Re: “By pushing the company’s aggressive investment strategy, he helped make Enron the biggest wholesaler of gas and electricity, with $27 billion traded in a quarter. The firm’s figures, however, had to be accepted at face value. Under Skilling, Enron adopted mark to market accounting, in which anticipated future profits from any deal were tabulated as if real today. Thus, Enron could record gains from what over time might turn out losses, as the company’s fiscal health became secondary to manipulating its stock price on Wall Street during the Tech boom. But when a company’s success is measured by agreeable financial statements emerging from a black box, a term Skilling himself admitted, actual balance sheets prove inconvenient. Indeed, Enron’s unscrupulous actions were often gambles to keep the deception going and so push up the stock price, which was posted daily in the company elevator. An advancing number meant a continued infusion of investor capital on which debt-ridden Enron in large part subsisted. Its fall would collapse the house of cards. Under pressure to maintain the illusion, Skilling verbally attacked Wall Street Analyst Richard Grubman, who questioned Enron’s unusual accounting practice during a recorded conference call. When Grubman complained that Enron was the only company that could not release a balance sheet along with its earnings statements, Skilling replied “Well, thank you very much, we appreciate that . . . asshole.” “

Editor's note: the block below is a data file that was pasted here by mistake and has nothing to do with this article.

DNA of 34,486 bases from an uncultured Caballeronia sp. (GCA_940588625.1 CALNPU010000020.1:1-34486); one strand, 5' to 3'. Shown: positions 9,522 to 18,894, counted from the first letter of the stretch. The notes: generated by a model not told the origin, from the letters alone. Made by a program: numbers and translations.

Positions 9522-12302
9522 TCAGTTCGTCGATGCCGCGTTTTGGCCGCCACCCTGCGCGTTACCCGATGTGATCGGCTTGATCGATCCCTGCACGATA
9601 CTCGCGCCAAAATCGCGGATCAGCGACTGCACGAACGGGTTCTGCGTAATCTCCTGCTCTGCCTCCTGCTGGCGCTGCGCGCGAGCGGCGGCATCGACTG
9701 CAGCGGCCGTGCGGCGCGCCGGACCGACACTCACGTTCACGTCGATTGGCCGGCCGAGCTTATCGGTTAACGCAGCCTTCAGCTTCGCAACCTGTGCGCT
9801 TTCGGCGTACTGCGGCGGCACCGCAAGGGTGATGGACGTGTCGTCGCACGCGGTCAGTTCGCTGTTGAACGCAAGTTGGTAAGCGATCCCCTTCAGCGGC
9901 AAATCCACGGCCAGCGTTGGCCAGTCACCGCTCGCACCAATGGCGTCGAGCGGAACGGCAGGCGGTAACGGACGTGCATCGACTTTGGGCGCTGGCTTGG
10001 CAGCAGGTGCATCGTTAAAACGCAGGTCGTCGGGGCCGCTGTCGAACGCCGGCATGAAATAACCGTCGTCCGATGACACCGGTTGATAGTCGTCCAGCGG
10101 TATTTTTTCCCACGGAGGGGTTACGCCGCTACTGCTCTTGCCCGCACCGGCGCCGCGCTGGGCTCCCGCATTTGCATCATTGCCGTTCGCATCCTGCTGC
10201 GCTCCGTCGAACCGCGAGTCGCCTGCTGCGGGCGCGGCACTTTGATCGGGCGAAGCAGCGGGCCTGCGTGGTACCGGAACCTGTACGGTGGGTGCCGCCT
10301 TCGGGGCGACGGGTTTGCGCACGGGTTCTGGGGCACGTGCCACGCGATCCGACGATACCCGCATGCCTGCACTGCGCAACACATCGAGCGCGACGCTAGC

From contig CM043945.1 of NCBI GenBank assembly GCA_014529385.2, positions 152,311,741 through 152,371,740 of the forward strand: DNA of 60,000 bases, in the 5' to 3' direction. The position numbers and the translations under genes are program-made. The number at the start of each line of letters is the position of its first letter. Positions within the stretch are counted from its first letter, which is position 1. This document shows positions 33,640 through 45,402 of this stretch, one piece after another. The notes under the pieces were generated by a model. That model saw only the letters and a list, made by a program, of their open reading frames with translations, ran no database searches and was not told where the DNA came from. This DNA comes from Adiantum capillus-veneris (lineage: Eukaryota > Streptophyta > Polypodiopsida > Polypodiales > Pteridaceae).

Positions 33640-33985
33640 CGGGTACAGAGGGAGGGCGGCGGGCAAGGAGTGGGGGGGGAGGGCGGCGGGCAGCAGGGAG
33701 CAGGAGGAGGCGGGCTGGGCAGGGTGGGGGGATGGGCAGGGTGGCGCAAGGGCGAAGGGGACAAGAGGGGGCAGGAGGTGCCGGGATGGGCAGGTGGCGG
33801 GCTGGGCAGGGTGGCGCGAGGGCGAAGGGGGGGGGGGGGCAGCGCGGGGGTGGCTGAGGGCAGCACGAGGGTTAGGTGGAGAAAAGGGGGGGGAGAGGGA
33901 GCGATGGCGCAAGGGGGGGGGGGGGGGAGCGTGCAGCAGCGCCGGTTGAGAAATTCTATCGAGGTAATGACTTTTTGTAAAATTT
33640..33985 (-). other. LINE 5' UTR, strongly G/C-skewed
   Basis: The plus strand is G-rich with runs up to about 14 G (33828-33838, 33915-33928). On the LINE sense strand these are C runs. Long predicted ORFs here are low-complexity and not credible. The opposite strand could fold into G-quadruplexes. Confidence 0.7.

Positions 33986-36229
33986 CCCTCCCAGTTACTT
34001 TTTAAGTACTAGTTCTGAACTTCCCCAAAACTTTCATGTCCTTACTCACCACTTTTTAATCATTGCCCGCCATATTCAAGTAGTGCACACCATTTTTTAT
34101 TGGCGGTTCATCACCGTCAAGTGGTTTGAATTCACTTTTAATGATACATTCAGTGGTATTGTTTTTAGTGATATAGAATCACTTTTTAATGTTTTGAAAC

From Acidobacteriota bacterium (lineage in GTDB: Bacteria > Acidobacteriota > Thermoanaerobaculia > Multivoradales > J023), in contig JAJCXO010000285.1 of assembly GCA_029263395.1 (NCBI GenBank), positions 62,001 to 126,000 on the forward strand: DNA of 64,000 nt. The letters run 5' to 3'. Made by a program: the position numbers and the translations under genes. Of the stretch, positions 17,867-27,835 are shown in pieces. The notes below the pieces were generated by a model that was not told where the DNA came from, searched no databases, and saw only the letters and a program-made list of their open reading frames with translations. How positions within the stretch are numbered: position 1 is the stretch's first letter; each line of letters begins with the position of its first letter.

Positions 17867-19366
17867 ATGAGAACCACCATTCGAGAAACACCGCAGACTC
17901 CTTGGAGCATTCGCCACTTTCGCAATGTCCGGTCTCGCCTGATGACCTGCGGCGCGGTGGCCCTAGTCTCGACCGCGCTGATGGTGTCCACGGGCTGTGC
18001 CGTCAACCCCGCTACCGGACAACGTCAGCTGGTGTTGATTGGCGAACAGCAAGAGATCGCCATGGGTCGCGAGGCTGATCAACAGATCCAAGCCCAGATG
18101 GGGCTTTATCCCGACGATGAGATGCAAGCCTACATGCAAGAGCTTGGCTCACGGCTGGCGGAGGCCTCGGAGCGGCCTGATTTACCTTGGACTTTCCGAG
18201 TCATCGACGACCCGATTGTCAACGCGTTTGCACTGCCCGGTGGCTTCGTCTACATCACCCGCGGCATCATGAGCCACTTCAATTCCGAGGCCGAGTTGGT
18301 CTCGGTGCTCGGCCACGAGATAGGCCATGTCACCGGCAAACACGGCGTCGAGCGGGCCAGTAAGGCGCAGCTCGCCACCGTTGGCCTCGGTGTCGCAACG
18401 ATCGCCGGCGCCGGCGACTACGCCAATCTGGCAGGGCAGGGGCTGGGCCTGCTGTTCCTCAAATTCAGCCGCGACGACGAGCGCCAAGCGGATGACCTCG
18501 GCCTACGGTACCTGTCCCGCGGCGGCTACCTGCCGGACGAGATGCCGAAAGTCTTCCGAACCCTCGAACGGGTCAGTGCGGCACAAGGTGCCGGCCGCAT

Bravo to all the good detective work by the other posters showing the offshore shenanigans. As for the IRS being alerted to this, they themselves are a trust based in Puerto Rico, not fully subject to US laws. I think the banks are merely following a good example.